• Fri
  • Apr 18, 2014
  • Updated: 11:18pm

Old banyan among 21 trees threatened by redevelopment

PUBLISHED : Monday, 21 September, 2009, 12:00am
UPDATED : Monday, 21 September, 2009, 12:00am

Conservationists and residents in Kwun Tong have raised concerns about an urban renewal plan that threatens 21 trees, including a large banyan.

Under the plan, a bus terminus at Yuet Wah Street is making way for a clinic and residential block. There is a large banyan on the site, which a botanist estimates is about 40 years old, along with 20 other trees.

An Urban Renewal Authority spokesman said some of the trees had to be moved, including the banyan, because of the design plans.

Conservationists are calling on the URA and the developers to show flexibility in the planning and do what they can to ensure the area keeps its leafy coverage.

'These trees all stand on the edge of the site, which can be easily preserved with design and some care,' Green Sense spokesman Roy Tam Hoi-pong said.

Nearby to the south, Yue Man Square is also being cleared of small, rundown buildings and will be replaced by four residential towers and a commercial building. Old and valuable trees at that site, however, are being preserved.

Green Sense had spoken with three of 14 developers interested in the Yuet Wah Street project, and one said it was willing to leave the banyan tree where it was.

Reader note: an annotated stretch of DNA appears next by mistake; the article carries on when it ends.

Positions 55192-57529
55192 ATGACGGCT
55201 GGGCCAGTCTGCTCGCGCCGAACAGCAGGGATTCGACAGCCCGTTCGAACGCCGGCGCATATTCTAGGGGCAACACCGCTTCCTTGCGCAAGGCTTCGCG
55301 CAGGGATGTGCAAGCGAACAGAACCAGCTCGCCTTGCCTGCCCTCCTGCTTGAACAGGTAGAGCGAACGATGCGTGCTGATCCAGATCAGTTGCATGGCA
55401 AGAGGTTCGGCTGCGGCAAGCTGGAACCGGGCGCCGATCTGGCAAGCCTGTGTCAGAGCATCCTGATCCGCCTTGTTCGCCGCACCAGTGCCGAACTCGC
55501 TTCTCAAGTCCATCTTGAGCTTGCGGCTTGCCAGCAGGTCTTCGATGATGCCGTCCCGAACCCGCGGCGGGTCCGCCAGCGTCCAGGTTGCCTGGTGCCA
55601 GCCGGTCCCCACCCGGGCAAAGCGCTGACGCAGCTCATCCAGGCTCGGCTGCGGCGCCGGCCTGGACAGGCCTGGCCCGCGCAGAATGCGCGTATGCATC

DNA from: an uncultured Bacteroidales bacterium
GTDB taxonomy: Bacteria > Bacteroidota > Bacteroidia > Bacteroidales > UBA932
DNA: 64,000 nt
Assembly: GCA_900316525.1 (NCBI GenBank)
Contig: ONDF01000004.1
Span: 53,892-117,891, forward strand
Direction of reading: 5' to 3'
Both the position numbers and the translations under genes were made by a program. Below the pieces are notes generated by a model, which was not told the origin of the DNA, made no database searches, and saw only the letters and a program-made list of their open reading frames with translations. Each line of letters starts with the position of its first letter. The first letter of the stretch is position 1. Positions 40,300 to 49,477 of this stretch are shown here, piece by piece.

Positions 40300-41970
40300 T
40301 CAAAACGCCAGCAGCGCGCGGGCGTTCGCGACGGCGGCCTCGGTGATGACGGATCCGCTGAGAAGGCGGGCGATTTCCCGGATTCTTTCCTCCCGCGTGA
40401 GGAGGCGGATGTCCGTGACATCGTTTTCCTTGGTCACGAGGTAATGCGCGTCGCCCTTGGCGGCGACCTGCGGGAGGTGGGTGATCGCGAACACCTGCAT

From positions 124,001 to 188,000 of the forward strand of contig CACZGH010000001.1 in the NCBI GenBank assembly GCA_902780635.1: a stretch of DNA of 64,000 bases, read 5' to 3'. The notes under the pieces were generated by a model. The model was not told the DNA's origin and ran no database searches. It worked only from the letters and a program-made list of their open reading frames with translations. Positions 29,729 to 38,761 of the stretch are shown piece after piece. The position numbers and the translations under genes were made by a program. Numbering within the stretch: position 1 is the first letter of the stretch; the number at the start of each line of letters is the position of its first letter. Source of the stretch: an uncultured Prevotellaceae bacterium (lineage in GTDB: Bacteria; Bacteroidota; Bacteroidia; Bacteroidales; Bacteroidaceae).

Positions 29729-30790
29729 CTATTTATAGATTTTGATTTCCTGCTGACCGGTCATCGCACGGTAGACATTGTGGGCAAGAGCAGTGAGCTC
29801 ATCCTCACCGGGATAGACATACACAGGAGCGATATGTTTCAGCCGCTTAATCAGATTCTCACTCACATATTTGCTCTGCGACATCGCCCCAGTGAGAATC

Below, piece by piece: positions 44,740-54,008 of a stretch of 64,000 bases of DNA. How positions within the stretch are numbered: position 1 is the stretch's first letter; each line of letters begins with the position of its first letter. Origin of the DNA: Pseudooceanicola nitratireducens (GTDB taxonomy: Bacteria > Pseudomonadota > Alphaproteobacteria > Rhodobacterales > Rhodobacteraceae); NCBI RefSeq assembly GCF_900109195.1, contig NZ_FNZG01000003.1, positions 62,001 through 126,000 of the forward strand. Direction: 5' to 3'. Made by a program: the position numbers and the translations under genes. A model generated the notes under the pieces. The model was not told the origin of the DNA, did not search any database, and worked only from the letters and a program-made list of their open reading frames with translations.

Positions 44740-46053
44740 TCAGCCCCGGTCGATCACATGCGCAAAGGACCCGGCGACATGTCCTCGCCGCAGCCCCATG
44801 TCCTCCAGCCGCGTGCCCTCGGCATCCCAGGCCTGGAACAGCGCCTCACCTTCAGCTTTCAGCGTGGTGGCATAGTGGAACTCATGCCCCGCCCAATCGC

That may not be possible, however. The banyan blocks what would be the entrance to the clinic, the URA spokesman added. It was possible to accommodate the tree in the final design, though this was not certain.

A spokesman said the project's tender document specified which trees were to be transplanted, and it included the banyan. The developer would need to come up with a tree-management plan. The banyan would be temporarily planted in a nursery bed and then transplanted to the main site when it was cleared.

Even though the URA said yesterday that there was a plan to relocate the banyan, Tam said it would cost millions of dollars. And the tree could still be damaged.

Professor Jim Chi-yung, a tree expert at University of Hong Kong, said transplanting the tree twice would pose more risk to its survival.

'On-site preservation is always the best option, but if this is impossible, phased root-pruning should take place now in order to give the tree enough time for recovery,' the professor said.

'There should not be a midway stop in transplantation.'

Au Yeung Kim-wai, a resident on Yuet Wah Street, said the big tree could provide shade for people and should be allowed to stay because there were very few trees in the Kwun Tong district.

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